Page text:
Ignoring the songs then I guess you could argue that the film is fairly predictable as far as Disney cartoons go. Do you imagine that it ends with the lead girl having failed her mission, the island dying, her filling her pockets with stones and then jumping into the ocean? Because obviously it doesn't. Beyond anything, the water has a James Cameron's The Abyss life-of-its own thing going on that would selfishly deny her any watery suicide that she might be up for. However what the film does have is amazing characters with the lead being pretty much everything you could ask for. She's independent, environmentally aware, and adventurous, with a keen awareness of the importance of her heritage whilst also being able to prioritise the future. Unlike most female characters in a Disney film, her agenda is entirely focused on her mission and at no point does she go gushy for some prick of a prince and require a man to save her. Well done to Disney too for only slightly sexualising the young girl. I mean she's not a rancid slab of hideous, but we're not approaching the level of weird that we were at with their sexy depiction of the ten year old Pocahontas.

And speaking of Pocahontas, I suppose the other thing to praise Moana for is its depiction of the girl's culture here. Disney has never quite managed to get its version of Jonny Foreigner quite right, with Pocahontas being a story of the white saviour, and Aladdin propagating the 'sneaky arab' stereotype. Now as I sit here drinking tea, sneering apathetically over my semi-informed political opinions, and wondering when people will stop assuming that the “Great” in Great Britain means 'good' rather than simply 'big', it's obvious that I'm not Polynesian. Therefore I had to take a trip to the land of Google to find out how they'd done, and to be fair it seems that they didn't fuck up too badly. In fact, it seems that the worst thing that they've done in terms of insensitivity is outside of the film in which some bright spark from the money department thought it'd be a good idea to sell Maui costumes to children. Except Maui doesn't exactly wear much so you're essentially selling children an official, Disney-licensed brown-face and grass-skirt combo which kind of plays off like you're dressing up as a racist version of The Silence Of The Lambs' Buffalo Bill.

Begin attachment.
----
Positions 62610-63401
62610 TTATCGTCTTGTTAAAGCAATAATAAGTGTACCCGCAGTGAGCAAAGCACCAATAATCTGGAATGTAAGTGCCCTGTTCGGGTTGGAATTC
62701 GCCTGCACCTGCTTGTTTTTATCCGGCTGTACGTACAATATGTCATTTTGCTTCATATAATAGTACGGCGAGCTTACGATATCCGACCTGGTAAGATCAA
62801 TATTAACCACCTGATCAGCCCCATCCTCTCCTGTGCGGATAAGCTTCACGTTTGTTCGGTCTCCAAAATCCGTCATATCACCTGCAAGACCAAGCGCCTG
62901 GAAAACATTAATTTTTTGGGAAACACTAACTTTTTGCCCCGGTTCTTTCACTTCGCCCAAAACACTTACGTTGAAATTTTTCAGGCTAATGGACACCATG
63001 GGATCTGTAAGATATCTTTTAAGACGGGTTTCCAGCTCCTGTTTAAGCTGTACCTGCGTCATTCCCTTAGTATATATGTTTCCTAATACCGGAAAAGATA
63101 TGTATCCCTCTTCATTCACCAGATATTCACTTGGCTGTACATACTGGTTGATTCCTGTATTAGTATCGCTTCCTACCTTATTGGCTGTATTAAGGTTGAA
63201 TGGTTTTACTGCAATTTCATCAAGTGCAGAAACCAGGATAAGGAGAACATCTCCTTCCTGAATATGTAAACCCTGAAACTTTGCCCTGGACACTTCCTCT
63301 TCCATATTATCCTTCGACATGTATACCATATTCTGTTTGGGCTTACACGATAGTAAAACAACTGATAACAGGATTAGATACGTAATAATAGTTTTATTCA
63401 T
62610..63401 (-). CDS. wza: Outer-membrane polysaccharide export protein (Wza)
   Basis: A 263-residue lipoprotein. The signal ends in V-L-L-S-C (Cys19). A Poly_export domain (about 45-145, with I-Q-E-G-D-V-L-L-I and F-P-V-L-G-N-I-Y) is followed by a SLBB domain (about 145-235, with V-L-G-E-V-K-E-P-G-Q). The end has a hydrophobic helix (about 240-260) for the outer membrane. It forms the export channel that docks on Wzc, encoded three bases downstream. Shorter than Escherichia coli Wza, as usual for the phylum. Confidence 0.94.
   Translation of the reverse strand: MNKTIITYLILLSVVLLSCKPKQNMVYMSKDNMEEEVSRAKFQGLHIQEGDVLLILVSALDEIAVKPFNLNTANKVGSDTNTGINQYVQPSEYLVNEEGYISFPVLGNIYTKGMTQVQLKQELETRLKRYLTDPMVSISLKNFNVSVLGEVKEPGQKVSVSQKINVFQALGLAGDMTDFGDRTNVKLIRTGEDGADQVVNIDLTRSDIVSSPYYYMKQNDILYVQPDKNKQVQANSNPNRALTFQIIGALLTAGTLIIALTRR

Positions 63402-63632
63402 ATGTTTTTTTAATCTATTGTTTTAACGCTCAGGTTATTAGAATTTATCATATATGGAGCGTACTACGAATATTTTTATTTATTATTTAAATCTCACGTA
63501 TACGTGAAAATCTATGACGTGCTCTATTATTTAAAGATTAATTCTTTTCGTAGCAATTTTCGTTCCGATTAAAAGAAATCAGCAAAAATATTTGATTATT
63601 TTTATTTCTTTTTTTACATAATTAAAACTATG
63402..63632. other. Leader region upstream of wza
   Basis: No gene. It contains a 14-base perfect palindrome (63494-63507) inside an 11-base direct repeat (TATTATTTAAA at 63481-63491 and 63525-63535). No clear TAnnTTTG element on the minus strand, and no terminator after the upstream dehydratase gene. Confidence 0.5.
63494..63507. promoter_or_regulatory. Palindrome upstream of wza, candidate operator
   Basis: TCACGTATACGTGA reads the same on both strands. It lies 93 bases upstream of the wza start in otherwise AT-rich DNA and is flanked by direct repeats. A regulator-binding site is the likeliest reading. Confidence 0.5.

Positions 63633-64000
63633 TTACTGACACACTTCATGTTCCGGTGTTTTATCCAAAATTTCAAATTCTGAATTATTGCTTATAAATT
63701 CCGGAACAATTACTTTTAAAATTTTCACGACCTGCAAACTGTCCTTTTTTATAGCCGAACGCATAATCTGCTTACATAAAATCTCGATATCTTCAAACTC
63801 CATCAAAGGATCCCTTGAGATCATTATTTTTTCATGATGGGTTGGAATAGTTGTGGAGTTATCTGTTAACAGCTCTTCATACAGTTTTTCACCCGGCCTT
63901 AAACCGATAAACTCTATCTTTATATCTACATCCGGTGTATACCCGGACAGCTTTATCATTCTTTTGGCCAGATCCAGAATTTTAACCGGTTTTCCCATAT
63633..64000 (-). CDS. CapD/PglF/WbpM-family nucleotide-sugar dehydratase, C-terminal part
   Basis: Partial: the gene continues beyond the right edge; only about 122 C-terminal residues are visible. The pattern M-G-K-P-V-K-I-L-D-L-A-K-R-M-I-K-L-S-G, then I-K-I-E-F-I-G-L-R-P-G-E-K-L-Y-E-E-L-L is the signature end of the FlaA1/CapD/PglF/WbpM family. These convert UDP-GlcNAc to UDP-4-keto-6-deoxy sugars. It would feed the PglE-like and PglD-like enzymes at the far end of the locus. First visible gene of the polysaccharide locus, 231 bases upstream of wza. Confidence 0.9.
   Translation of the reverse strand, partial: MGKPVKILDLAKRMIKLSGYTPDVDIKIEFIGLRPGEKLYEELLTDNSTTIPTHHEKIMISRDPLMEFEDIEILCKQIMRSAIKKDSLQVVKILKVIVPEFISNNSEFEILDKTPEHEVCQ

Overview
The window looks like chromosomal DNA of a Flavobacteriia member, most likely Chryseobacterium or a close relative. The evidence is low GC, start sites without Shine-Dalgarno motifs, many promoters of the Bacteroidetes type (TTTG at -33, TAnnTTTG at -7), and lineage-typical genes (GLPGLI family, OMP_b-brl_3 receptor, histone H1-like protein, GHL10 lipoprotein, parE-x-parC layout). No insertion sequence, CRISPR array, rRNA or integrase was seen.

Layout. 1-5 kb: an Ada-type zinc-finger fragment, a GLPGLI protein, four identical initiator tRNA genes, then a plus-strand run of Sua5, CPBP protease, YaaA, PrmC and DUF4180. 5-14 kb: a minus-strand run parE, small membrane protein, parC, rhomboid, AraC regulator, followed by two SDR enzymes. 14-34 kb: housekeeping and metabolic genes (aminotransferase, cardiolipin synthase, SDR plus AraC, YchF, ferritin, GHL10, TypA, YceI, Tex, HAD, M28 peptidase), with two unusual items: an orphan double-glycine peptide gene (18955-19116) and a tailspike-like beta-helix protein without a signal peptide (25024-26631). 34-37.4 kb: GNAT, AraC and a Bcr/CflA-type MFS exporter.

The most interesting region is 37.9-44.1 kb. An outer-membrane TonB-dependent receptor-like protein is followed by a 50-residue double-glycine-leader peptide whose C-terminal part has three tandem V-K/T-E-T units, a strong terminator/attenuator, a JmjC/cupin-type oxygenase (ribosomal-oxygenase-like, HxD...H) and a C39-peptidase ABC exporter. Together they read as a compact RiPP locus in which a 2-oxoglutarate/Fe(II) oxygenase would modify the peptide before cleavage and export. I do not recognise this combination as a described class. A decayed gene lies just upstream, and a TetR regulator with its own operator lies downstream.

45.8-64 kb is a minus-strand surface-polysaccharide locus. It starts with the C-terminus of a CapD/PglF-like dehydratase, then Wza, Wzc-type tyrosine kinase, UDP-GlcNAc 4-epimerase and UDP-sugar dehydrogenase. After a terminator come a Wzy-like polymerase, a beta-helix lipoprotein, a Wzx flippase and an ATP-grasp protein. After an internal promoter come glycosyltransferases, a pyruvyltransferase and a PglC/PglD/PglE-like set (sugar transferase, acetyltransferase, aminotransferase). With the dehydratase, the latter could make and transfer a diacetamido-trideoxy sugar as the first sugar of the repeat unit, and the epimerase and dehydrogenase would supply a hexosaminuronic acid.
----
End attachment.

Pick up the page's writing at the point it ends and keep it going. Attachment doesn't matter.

Ignoring everything I've just said however, the overwhelming thing for me when watching this movie was just the sheer sensation of joy that I felt throughout. For me, the movie quite literally did every single thing that I wanted it to, and at no point did I feel bored, disappointed, or let down... which is more than I can say for life in general. From the directors of The Little Mermaid and Aladdin, it's clear that they've built on what they'd previously already gotten right, they've worked on, what they'd previously gotten wrong, and they've made the leap from 2D to 3D with all the competency of a flatulent high jumper with springs on their trainers and helium in their tits. Actually, speaking of flatulence, it's worth mentioning that before the film started I went to the toilet for a pee, and even though I was the only person there, I still used the cubical. A few seconds later a child and its Dad came in with the child letting out the biggest fart I'd ever heard. The Dad turned to his son and exclaimed “Was that you?!”, to which his little bastard responded with “No”. I mean- fucking cheers you little turd.. because that basically now makes it look like it was me. Even despite this utmost embarrassment, I was able to forget everything and just enjoy the film. So whether you're a fan of The Rock, Frozen, the non-sexualisation of young female characters, or maybe you've simply just been framed by some shitty kid with a farty arse.. I can honestly say that this is the film for you. Now go see Moana, enjoy the balls off it, and to quote The Rock “You're welcome”. Thanks for reading, motherfuckers, and see you next time.